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'Be alert, not alarmed' -- one local public health official says regarding summer uptick in COVID-19 cases

A computer rendering of SARS-CoV-2, the virus that causes COVID-19.
Radoslav Zilinsky
/
Getty Images
A computer rendering of SARS-CoV-2, the virus that causes COVID-19.

COVID cases are expected to go up during the fall, but experts say they won’t be anywhere near the rate at the height of the pandemic.

“It's important for the community not to panic, but to be aware and mindful and do what they can do,” said Dr. Sandra Martell, the public health administrator for the Winnebago County Public Health Department.

One action Martell recommends the public take is to include a home COVID test in their first aid kit, alongside the band aids and thermometer.

She said testing is key to differentiating symptoms from allergies or the seasonal flu.

“If you begin to develop symptoms, it is important for you to test, isolate,” Martell said.

“If you're sick, stay home so that you don't transmit to others.”

She said in the latest variant of COVID, called BA.2.86 or “Pirola,” most people are only experiencing minor symptoms.

For individuals who have experienced COVID before or are previously vaccinated “your immune system has seen somewhat of these variants before and is able to mount a little bit more of a defense,” she said.

She said symptoms are like other COVID variations such as cough, tiredness, running a fever, sneezing, and sore throat.

For those who are susceptible to developing severe symptoms, the Winnebago County health department does offer Paxlovid, the oral medicine used to treat COVID.

And she warns that the health department doesn’t accept requests for medicine in order for folks to stockpile at home.

Instead, the medicine is for individuals who have tested positive for COVID and are most vulnerable to being hospitalized. Also, the Winnebago County Health Department’s supply is for those who have a harder time getting it through a provider.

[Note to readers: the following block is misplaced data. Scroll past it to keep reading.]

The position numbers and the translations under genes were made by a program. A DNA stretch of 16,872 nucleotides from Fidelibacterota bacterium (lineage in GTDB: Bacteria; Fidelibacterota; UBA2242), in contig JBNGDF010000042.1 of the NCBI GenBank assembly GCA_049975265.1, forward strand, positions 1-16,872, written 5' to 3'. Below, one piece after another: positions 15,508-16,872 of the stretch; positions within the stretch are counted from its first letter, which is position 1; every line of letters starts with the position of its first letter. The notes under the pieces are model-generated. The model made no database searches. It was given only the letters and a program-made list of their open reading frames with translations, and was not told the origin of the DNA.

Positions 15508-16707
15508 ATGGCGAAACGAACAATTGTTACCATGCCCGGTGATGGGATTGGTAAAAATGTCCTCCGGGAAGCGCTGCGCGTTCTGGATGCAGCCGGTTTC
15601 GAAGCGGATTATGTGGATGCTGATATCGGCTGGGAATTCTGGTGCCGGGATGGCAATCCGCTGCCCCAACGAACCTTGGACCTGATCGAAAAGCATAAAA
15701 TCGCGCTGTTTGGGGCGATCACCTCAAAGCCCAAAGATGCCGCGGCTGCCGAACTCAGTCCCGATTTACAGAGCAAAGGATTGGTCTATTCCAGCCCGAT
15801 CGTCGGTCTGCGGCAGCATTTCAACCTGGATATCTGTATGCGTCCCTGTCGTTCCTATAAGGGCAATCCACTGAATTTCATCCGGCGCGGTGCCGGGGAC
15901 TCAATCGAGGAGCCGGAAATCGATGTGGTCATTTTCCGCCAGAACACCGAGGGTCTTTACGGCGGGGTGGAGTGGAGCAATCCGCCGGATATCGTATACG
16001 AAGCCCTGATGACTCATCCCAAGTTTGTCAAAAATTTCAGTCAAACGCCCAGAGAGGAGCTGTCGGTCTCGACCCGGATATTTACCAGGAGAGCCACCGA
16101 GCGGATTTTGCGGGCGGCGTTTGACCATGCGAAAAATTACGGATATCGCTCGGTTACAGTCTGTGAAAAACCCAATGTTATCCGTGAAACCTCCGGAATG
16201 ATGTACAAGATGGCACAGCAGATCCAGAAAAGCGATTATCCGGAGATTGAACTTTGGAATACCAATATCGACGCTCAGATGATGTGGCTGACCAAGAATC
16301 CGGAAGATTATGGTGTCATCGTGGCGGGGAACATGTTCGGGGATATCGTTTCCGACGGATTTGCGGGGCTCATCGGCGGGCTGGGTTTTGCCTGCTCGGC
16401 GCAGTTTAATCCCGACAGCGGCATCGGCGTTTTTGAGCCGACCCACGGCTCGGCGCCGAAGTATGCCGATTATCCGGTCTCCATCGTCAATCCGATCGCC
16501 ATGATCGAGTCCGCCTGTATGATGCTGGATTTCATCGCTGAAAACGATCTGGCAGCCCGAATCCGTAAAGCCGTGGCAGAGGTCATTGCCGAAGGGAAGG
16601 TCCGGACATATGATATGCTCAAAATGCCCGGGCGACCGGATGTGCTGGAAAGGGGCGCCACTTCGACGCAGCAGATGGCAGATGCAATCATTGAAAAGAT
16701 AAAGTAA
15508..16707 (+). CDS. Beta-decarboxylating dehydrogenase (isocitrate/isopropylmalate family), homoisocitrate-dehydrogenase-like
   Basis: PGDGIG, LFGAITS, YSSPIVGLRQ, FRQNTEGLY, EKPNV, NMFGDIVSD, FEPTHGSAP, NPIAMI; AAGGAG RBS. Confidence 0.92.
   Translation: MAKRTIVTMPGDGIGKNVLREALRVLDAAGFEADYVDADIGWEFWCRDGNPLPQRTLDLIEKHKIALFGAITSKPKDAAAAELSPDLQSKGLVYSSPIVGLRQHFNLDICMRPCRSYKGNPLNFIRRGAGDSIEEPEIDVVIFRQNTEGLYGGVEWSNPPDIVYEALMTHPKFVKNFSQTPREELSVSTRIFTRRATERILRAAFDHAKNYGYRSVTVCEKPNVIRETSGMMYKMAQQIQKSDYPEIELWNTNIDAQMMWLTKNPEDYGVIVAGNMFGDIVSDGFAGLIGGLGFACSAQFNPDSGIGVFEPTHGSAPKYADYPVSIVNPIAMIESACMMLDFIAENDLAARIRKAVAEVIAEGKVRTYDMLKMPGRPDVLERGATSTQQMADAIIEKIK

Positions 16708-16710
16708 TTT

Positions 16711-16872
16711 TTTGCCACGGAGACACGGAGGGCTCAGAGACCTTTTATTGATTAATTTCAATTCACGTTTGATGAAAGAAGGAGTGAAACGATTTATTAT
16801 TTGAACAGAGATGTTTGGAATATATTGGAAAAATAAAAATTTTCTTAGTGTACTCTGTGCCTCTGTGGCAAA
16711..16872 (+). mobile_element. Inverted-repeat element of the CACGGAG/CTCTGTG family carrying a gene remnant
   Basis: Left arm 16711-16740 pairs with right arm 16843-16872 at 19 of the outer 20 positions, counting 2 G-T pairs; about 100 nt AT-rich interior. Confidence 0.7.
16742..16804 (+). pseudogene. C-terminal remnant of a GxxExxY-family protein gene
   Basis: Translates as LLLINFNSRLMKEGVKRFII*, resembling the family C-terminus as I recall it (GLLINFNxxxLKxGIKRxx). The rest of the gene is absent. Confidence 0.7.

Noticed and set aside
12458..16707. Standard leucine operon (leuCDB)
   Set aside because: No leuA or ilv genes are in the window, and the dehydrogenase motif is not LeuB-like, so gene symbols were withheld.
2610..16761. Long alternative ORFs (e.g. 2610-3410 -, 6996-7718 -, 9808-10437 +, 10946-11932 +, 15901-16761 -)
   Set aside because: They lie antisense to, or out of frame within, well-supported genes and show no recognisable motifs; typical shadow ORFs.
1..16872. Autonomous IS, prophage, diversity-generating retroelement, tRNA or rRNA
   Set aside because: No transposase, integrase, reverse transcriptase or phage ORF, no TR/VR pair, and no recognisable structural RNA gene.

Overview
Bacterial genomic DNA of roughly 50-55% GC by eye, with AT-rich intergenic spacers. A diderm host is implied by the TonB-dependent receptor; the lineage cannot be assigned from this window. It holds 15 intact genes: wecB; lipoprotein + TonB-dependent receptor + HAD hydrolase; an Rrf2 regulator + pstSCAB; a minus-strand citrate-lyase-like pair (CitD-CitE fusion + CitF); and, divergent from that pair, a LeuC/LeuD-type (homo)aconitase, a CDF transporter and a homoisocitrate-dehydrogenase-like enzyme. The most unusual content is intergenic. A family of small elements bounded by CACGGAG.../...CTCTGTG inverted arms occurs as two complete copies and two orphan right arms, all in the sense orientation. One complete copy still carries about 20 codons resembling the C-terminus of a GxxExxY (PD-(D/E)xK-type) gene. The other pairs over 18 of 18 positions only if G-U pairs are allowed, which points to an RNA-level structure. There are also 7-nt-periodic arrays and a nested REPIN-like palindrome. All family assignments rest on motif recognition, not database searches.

“So, immunocompromised individuals, people who have underlying health conditions, it's important for them to seek treatment as soon as possible if they test positive and not wait for symptoms to progress such that they need emergency care.”

The sign-up and medical screening is available in multiple languages on the health department’s website. Staff are also available to help folks navigate the online screening.

Martell recommends folks check with their local public health department to see what services are available to them.

The next vaccine

Martell says the department is gearing up to take part in what’s called a “bridge program” to distribute the next available COVID vaccine.

According to the CDC, the government is not providing free vaccines as it did during the pandemic. For a limited time, free vaccines may be available through local public health departments.

“And that is targeting the uninsured and underinsured who would not have a means of getting the vaccine or their insurance plans do not cover vaccine to be able to provide that,” she said.

New COVID-19 hospitalization rates

Nearly all of the state except for several counties in southern Illinois is colored green on the CDC map of new COVID-19 hospitalizations. This signifies the lowest rate.

Thus, in Winnebago County, at the start of the month, there were about 18 additional individuals who were hospitalized due to COVID.

Martell said even with numbers low, it’s important to be vigilant.

One sector of the community most at risk is older adults living in nursing homes.

“So, we're starting to see an uptick in outbreaks in long term care facilities among staff and residents, again, that those are highly vulnerable individuals,” she said.

She said the department hasn’t seen it yet, but there may be a flare-up of cases in schools too.

For Martell, she wants the public to recognize that COVID has not gone away.

“It still can have a really significant impact on those who are immunocompromised, those who have underlying health conditions,” she said.

“And we really need to do the best we can to stay home when we're sick, recognize, test, and take care of it to ensure that we don't expose others.”

So, while wearing masks and taking other preventative measures may not be very popular, she said they’re still important in some circumstances to protect those around us.

A Chicago native, Maria earned a Master's Degree in Public Affairs Reporting from the University of Illinois Springfield . Maria is a 2022-2023 corps member for Report for America. RFA is a national service program that places journalists into local newsrooms to report on under-covered issues and communities. It is an initiative of The GroundTruth Project, a nonprofit journalism organization. Un residente nativo de Chicago, Maria se graduó de University of Illinois Springfield con una licenciatura superior en periodismo de gobierno.